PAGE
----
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Penn Football beats Dartmouth at Hanover 30 - 24 Penn 8 Kyle Olson 72 Chris Fortunato 57 Matt Schaefer 62 Greg Van Roten Dartmouth 96 Charles Bay 52 Mark Dwyer Credit: Katie Rubin

HANOVER, N.H. — If patience is a virtue and good things come to those who wait, then Dartmouth football coach Buddy Teevens must be in line for sainthood for his Job-like suffering.

He and his team had waited 100 weeks for a win before hosting Penn at Memorial Field Saturday — and after falling 30-24, they will have to wait at least one more. Meanwhile, the Quakers will roll into their next game confident after winning their conference opener.

From the very first series, Dartmouth (0-3, 0-1 Ivy) showed why it now owns a 15-game losing streak — the second-longest such mark in the nation behind Indiana State (32 games). After Penn (1-2, 1-0 Ivy) forced the Big Green to go three-and-out in their own territory, long snapper Shane Peterlin sent the ball over punter Matthew Kelly’s head. Instead of falling on it, Kelly attempted to kick it away, but Quakers safety Jim McGoldrick blocked the ball and recovered it in the endzone.

“Spotting a team points is not a great way to start,” Teevens said.

Penn was without cornerback Chris Wynn and quarterback Keiffer Garton, who were sidelined with injuries. Garton’s absence, combined with heavy rain and slippery field conditions, forced the Quakers to bascially abandon their passing game.

“We were a little bit limited in what we could do offensively,” Penn coach Al Bagnoli said.

Penn’s offense may have been limited in scope but not in success. Against a Dartmouth team that had allowed over 265 rushing yards in each its first two games, the Red and Blue racked up 288 yards on the ground. Freshman Lyle Marsh and junior Bradford Blackmon led the way with career highs of 120 and 70 yards, respectively.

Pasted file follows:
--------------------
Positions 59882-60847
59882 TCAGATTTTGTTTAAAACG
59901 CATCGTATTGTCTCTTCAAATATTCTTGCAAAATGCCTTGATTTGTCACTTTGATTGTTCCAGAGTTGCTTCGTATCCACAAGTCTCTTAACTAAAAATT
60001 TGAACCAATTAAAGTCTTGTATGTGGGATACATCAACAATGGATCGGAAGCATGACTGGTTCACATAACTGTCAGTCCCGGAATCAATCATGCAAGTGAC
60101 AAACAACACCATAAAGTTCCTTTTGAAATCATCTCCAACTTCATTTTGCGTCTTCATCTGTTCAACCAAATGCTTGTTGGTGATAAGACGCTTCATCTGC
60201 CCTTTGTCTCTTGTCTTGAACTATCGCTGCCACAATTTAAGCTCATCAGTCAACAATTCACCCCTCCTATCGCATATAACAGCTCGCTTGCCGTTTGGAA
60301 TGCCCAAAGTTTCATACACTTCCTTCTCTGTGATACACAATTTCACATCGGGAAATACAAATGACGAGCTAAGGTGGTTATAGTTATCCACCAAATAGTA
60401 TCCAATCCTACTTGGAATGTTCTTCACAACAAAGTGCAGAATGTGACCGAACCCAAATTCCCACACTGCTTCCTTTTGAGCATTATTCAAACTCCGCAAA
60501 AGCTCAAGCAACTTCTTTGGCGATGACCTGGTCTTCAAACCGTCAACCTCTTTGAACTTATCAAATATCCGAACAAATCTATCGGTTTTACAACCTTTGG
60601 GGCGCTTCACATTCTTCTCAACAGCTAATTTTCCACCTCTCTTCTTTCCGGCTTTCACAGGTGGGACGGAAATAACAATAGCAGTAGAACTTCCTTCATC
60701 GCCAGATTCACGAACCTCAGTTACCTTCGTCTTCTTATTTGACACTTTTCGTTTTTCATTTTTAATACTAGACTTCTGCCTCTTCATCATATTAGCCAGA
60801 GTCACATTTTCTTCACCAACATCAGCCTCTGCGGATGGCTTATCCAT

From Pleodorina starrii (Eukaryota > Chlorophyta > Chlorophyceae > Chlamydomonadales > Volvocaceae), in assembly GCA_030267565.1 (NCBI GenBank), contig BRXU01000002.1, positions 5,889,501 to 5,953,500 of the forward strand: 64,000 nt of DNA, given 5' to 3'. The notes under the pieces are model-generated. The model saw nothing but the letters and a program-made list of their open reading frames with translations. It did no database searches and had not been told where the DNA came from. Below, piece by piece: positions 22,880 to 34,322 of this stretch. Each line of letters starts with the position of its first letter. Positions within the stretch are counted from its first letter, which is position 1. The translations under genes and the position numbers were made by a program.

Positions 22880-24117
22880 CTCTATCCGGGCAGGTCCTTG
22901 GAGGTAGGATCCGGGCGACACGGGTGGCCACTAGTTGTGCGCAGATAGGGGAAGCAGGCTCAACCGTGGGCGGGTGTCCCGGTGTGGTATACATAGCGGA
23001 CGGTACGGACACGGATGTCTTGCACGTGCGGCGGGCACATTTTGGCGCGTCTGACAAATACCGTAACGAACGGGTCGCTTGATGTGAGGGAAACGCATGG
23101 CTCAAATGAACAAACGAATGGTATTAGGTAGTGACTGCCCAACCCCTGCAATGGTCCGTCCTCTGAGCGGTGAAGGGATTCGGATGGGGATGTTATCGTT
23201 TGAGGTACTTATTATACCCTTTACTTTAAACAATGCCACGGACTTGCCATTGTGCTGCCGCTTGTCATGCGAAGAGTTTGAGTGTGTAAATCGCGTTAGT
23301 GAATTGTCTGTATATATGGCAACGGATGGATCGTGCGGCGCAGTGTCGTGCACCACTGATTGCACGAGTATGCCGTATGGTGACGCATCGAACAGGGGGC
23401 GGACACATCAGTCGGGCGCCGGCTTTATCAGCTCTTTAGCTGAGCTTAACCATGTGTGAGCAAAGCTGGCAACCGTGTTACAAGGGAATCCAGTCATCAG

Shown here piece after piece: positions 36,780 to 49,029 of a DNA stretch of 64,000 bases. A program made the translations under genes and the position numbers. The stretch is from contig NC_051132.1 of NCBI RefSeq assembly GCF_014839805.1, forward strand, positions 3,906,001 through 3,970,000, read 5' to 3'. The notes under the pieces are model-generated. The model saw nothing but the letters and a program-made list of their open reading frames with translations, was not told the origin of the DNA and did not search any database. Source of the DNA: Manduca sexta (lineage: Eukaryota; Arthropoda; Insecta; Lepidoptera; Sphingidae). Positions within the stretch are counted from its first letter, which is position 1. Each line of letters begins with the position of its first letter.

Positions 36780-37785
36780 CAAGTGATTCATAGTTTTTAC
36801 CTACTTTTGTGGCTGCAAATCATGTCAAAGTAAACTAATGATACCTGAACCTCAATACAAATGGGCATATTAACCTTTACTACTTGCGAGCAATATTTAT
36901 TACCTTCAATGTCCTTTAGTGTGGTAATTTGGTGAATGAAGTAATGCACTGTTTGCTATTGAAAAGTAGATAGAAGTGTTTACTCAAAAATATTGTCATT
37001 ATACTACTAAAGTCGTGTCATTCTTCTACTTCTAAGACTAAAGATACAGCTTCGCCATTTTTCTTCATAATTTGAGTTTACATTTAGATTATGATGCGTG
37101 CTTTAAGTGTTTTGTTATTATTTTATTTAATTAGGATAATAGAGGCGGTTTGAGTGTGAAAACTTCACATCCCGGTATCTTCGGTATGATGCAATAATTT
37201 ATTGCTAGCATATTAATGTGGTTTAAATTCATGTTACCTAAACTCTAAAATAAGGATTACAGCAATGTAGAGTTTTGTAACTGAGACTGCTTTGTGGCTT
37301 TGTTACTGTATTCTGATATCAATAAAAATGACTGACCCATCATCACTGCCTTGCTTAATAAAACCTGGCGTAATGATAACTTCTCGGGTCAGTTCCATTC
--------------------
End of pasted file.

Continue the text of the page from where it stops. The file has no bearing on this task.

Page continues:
With Penn only up by three after the third quarter, Blackmon took a pitch from quarterback Kyle Olson, found a hole and bounced it outside for a spectacular 55-yard run. The run set up a two-yard Luke DeLuca touchdown that gave Penn a 27-17 lead.

“When you’re getting the blocking that I was, it’s not hard,” Blackmon said. “The holes were there.”

Junior Mike DiMaggio added 35 yards while freshman quarterback Billy Ragone, running out of a wildcat-esque formation, piled on 62 before leaving the game with a broken collarbone in the third.

Down by 10 midway through the fourth, Dartmouth quarterback Alex Jenny attempted to lead his team into the Quakers’ territory. He aired out a pass down the right sideline intended for Niles Murphy, who collided with a Penn defender while the ball sailed into cornerback Jonathan Moore’s hands for an interception.

Teevens and the home fans were livid that pass interference wasn’t called.

“I thought [it was pass interference],” Jenny said.

The pick set up a drive that ended with an Andrew Samson field goal, giving Penn a 30-17 lead with just over a minute left. Jenny completed his second TD pass with five seconds remaining, but it was too little, too late. The Quakers recovered the ensuing onside kick and took a knee to close it out.

Moore also had a career-high eight tackles in leading a stout Penn defense. Bagnoli loaded the box to stop Big Green tailback Nick Schwieger, and it worked: The sophomore had 78 yards on 22 carries after going for over 100 against No. 6 New Hampshire last week. Jenny was also held in check, going 23-for-38 for 204 yards on mostly short passes.

“Because our offense was working so well, it took a lot off our shoulders,” Moore said. “We started off in a zone but were still fresh later so we switched to man.”

Penn has a much-needed break from conference play this week as it hosts Bucknell Saturday. After that, it’ll be all Ivy games. As for Dartmouth, it’s a familiar refrain: Better luck next week.

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